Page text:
Pulp and paper industry saves millions in energy costs

A wide roll of pulp seen from close up, with a blurred out background.

Pulp and paper industry saves millions in energy costs

Researchers help Sherbrooke, Que., company advance technology for mills
March 25, 2015

Researchers at The University of British Columbia (UBC) have helped engineer a new pulp screening technology that is up to 50 percent more energy efficient and is saving Canada’s pulp and paper industry approximately $20 million a year. The pulp and paper sector is one of Canada’s largest manufacturing and export industries. In British Columbia alone, it provides more than $4 billion in economic benefits, including more than 30,000 jobs. It’s also a major energy user, consuming nearly 20 percent of all of the electricity produced in the province.

Pulp screening, part of the process that breaks wood chips down into pulp, is an essential part of manufacturing pulp and paper products, but it is energy intensive. To produce pulp, tree fibers immersed in water are pushed through a vertical screen, much like a juicer would push fruit pulp through a filter. To prevent the screen from clogging, a rotor spins across its surface more than 20 meters per second creating a negative pressure on top of the blades that keeps the screen clear. Most B.C. mills have 10 to 50 rotors, each continuously driven by 200-horse-power motors.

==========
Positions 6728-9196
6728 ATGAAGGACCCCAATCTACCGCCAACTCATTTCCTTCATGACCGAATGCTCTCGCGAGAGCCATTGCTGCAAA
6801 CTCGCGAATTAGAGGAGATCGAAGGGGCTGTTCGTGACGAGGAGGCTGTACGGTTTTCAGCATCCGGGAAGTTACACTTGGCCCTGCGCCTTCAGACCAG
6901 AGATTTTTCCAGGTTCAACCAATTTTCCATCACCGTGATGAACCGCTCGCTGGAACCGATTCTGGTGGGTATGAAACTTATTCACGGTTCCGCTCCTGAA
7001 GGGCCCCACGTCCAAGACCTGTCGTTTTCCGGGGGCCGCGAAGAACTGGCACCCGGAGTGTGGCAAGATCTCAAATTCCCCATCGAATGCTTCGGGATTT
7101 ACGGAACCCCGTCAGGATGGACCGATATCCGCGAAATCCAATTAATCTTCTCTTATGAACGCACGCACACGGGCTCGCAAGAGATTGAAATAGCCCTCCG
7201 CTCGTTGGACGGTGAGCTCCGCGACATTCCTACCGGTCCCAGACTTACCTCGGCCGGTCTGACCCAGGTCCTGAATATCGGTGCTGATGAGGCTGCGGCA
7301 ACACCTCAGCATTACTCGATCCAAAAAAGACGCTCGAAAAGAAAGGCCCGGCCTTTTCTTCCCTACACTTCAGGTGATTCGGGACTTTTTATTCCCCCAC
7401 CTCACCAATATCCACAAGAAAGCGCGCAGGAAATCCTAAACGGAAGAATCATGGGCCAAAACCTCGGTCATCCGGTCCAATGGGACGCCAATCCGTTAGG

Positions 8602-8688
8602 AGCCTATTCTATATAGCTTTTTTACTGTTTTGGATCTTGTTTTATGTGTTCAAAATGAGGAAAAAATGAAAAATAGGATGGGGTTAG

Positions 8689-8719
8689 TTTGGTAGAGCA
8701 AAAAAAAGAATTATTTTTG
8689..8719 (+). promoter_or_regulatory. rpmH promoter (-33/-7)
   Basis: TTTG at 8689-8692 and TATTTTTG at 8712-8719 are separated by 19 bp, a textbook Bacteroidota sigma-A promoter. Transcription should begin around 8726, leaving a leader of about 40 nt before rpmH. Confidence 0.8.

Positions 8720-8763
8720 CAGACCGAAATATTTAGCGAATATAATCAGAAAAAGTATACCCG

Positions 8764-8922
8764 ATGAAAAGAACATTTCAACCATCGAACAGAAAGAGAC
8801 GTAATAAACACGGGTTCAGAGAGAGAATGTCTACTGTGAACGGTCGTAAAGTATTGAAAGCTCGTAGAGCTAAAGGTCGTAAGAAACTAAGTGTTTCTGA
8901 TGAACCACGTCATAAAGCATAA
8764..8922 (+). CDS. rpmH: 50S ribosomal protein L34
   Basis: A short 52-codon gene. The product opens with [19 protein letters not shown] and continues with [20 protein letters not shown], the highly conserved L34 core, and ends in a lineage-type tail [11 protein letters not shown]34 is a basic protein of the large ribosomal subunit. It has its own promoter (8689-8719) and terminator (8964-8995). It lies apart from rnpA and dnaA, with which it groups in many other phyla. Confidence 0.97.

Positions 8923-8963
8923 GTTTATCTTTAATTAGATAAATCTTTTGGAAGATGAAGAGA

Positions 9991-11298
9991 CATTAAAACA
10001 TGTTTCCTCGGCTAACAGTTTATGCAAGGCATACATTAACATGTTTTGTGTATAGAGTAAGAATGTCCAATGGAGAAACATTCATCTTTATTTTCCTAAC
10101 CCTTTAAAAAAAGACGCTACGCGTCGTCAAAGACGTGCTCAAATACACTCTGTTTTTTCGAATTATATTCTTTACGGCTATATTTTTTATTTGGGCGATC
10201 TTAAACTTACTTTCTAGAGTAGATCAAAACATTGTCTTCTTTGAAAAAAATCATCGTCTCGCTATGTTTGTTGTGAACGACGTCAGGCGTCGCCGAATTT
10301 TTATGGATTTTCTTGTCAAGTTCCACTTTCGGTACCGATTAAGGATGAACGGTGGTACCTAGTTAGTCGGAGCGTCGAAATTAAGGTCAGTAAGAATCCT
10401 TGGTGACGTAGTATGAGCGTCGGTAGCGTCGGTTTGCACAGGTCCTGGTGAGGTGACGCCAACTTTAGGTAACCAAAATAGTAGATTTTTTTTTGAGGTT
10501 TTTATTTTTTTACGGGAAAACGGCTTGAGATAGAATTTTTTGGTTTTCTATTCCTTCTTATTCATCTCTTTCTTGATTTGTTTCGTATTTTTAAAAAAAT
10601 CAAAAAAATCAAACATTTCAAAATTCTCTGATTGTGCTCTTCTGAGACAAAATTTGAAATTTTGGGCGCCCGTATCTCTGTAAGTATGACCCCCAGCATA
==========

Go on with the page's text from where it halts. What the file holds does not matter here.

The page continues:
Aikawa Fiber Technologies (AFT), a Sherbrooke, Que., company and one of only a few manufacturers of pulp screens in the world, recognized the potential to improve the hydrodynamics of these rotors to be more energy efficient. They collaborated with UBC’s James Olson, a member of the  Advanced Papermaking Initiative (API) at the university's Pulp and Paper Centre to come up with a better design.  The result is a rotor shaped like an airplane wing. The improved rotor efficiently unclogs pulp screens but runs at a slower speed than conventional rotors, reducing the power needed by 50 percent. Olson’s team provided the screen testing equipment to validate the rotor’s effectiveness. Pulp and paper mills across the province replaced all of their aging rotors with AFT's new ones in 2005, which, province-wide, saves enough energy a year to power 15,000 homes. An additional 100 rotors were installed in 30 more mills across Canada.

Want to collaborate with this lab? Check out its profile in the CFI’s Research Facilities Navigator.